Sony has identified a “major technical issue” affecting customers using its DVD recorder and Freeview devices.
Customers on Sony’s community forum reported problems over the weekend with its RDR model DVD recorders manufactured by Pioneer, including the RDR-HXD870 model.
On Friday users complained they were unable to watch Freeview channels through the recording devices, or view Electronic Programme Guide (EPG) channel data. Comments were also made that machines were stuck in ‘update’ mode, after what appeared to be an update to firmware for the device.
After complaints were raised, Sony acknowledged in a tweet that a “major technical issue” had been identified.
Responding to customer complaints Sony said on its forum that the problem could be down to problems with data sent via Freeview telecoms firm Arqiva.
“It appears that something has changed in the way that these devices are receiving EPG data from Arqiva, the people who own and operate the Freeview standard for the UK. So we are already trying to understand what has happened and how this can be rectified, realising that a large number of people have been affected," a moderator post read.
"In the meantime, we will work urgently to understand whats happened and how we can resolve it promptly, so please accept our sincere apologies for any inconvenience caused."
As well as apologising to customers affected, Sony highlighted potential fixes for the problem while it investigated the EPG problems. This included customer suggestions to set up machines with France chosen as the user location, in order to access a different EPG service as a temporary measure.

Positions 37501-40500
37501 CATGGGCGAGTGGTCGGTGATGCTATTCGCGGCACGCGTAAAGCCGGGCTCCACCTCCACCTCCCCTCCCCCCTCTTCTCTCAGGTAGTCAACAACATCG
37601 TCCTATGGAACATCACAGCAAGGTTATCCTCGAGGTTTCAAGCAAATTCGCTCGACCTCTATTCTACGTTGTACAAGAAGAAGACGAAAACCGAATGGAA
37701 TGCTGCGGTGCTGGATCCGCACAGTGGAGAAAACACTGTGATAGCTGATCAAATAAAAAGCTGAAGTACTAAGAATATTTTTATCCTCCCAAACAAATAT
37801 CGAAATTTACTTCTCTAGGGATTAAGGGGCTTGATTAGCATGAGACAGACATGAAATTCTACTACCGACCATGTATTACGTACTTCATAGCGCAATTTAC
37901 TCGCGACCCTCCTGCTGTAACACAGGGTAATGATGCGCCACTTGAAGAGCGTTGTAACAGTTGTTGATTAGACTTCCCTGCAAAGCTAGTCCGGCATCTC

In a later update to the moderator forum posting, Sony said that the issues had now been resolved for most customers, who were now receiving the “correct” EPG data.
A further post stated that a problem on the broadcasting side had resulted in the “corruption of some of the RDR machines”, which was later rectified on Sunday morning.
Sony is yet to respond to requests for further information regarding what has caused the problems at this point.
UPDATE: Sony told Computerworld UK that it does not blame Arqiva for the problems which it said arose "due to corrupt data originated by broadcasters, and how this data was processed by affected Sony devices".
"Sony has been working with the broadcasters to try to work out why this issue has occurred and how to remedy it," a spokesperson said. The spokesperson also said Sony is directing customers to information on how to fix the issues, viewable here.